Anatomically, around a third of human brains contain structures which vary from the norm, with research indicating that such brain types are linked to cognitive differences such as: alternative to the norm learning and a greater tendency to restructure/rearrange ideas and information in ways we call creative. Yet education policies and the national curriculum continue to be based on the assumption that every child learns in the same way.
Michael Barber, head of the Standards and Effectiveness Unit in the Department for Education and Employment, whilst considering education standards needed for the 21st century, places literacy, numeracy and being information- rich ahead of creativity and imagination and doesn't mention social empathy at all.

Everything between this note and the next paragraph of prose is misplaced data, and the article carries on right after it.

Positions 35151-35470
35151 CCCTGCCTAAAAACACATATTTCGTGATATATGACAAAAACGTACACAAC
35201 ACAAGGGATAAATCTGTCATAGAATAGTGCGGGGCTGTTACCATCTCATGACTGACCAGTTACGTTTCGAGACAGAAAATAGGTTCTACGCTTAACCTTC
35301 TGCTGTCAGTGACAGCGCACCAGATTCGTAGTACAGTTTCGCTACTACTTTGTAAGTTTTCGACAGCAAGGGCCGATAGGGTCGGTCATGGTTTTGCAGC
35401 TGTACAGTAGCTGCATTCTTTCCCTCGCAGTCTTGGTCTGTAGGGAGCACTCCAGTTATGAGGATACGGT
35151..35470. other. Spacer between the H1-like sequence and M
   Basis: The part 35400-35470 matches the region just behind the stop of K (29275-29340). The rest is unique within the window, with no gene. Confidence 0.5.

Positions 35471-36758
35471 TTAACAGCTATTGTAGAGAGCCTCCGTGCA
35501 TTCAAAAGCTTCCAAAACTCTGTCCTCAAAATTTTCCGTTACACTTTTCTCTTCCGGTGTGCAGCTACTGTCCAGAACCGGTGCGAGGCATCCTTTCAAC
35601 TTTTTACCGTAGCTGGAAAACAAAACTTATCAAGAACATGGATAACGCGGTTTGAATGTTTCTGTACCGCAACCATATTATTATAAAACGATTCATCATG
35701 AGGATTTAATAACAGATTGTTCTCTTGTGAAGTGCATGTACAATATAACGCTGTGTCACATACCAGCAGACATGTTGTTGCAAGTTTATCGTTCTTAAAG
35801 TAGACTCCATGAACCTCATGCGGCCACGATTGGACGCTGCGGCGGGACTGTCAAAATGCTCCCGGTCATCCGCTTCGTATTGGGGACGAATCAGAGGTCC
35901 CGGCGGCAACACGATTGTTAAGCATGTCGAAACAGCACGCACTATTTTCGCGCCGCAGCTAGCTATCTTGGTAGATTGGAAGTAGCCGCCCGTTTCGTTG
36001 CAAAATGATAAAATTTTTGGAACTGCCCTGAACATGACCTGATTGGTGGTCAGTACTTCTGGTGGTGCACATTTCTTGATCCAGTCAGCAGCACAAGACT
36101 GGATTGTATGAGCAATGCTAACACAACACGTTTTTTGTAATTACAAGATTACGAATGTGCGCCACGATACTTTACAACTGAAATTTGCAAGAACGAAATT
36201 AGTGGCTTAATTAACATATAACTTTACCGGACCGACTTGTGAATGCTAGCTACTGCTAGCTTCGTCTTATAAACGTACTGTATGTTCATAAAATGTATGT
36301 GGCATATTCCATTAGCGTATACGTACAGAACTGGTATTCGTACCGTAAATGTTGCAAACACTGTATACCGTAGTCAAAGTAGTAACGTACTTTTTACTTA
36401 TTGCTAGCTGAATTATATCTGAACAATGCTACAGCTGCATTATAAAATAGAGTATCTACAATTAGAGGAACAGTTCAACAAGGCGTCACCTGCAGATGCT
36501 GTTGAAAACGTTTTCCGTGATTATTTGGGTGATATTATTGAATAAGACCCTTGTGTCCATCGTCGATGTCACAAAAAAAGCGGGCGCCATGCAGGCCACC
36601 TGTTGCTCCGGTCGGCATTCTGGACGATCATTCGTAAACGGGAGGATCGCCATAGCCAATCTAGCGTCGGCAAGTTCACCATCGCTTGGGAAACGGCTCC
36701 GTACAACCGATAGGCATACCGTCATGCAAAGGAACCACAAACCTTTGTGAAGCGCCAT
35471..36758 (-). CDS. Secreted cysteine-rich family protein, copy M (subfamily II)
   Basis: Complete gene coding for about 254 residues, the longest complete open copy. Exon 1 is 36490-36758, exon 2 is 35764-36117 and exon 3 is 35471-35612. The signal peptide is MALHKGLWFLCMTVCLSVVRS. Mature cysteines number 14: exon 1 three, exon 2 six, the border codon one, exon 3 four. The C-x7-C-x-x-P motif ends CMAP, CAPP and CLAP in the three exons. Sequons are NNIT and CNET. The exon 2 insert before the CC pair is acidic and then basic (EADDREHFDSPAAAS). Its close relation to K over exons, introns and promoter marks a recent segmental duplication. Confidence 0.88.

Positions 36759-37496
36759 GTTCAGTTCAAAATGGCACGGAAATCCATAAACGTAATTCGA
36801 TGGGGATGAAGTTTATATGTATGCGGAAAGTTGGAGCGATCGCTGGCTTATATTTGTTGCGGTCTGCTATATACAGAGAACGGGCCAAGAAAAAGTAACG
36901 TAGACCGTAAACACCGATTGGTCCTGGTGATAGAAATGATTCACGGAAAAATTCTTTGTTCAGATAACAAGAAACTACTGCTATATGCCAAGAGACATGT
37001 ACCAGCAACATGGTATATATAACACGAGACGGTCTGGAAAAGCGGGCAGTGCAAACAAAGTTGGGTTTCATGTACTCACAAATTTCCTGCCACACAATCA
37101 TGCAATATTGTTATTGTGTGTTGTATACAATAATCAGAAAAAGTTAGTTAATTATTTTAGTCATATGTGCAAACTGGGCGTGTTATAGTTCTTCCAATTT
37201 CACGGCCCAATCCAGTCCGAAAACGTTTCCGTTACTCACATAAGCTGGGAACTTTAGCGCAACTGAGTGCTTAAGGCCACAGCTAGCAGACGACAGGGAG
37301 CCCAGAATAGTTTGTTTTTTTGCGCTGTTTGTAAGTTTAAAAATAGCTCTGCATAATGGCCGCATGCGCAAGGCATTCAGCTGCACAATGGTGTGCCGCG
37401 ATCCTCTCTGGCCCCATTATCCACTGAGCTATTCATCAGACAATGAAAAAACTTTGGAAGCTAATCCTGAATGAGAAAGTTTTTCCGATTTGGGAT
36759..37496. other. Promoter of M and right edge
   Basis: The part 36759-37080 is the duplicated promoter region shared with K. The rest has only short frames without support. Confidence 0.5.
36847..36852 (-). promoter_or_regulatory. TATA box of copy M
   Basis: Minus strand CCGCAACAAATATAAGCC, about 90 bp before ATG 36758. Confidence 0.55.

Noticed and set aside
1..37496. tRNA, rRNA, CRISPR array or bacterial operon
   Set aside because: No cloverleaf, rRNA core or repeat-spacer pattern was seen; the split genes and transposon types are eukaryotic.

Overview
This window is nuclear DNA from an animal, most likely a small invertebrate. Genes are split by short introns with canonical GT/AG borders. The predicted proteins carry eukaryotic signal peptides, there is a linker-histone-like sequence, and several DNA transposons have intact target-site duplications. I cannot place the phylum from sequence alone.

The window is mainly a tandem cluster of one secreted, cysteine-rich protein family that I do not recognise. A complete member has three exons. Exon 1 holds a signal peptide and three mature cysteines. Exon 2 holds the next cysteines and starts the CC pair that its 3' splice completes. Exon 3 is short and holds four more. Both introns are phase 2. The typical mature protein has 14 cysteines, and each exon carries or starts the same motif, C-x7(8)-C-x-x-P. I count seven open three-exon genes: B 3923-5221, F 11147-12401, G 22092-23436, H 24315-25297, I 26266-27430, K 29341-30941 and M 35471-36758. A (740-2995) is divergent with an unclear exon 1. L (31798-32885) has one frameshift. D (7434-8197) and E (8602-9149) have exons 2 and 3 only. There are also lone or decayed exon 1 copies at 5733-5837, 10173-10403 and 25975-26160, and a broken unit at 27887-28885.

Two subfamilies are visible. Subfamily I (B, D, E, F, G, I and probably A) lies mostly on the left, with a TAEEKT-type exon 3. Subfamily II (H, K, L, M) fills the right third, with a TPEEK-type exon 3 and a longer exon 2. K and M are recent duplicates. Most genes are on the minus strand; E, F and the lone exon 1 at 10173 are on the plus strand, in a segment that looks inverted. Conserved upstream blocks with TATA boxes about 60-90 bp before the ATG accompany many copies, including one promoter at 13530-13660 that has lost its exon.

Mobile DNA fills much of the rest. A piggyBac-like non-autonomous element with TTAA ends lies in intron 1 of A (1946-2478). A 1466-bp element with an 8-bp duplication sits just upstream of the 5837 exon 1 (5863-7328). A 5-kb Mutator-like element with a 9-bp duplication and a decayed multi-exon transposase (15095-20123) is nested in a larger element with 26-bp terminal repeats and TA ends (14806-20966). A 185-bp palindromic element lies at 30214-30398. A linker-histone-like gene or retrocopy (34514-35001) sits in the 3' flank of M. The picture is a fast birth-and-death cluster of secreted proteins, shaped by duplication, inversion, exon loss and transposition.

Yet in the 21st century, computers will be both highly literate and numerate. In addition, they will be more information-rich than any human brain, as only such machines will be able to keep track of the floods of new information being generated world-wide.
We can only educate our children to outreach such machines by emphasising individuality, empathy and innovativity in education.
A set national curriculum, using a set order for assessment, is far too rigid to deliver an effective, adaptive education for the majority; let alone encourage the creative minority to utilise alternate learning techniques.
Michael Newby, Market RasenReuse content